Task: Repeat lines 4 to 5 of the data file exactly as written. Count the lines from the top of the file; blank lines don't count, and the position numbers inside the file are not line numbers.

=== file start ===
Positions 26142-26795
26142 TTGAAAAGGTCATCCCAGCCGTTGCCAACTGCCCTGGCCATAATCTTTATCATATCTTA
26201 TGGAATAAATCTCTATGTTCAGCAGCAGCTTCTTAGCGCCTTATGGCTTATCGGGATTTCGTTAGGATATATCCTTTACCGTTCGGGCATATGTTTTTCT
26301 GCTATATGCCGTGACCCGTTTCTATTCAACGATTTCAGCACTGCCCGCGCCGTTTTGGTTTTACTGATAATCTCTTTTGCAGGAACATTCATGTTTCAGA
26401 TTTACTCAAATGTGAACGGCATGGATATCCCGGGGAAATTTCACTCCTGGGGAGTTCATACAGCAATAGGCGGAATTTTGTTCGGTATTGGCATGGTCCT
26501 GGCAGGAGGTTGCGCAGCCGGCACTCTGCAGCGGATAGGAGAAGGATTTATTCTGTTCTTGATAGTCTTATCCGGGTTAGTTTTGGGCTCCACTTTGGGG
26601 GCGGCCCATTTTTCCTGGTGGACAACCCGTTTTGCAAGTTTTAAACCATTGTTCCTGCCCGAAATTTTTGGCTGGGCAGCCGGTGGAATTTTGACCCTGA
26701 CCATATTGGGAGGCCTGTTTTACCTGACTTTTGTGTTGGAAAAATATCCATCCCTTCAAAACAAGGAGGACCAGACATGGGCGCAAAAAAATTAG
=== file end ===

26301 GCTATATGCCGTGACCCGTTTCTATTCAACGATTTCAGCACTGCCCGCGCCGTTTTGGTTTTACTGATAATCTCTTTTGCAGGAACATTCATGTTTCAGA
26401 TTTACTCAAATGTGAACGGCATGGATATCCCGGGGAAATTTCACTCCTGGGGAGTTCATACAGCAATAGGCGGAATTTTGTTCGGTATTGGCATGGTCCT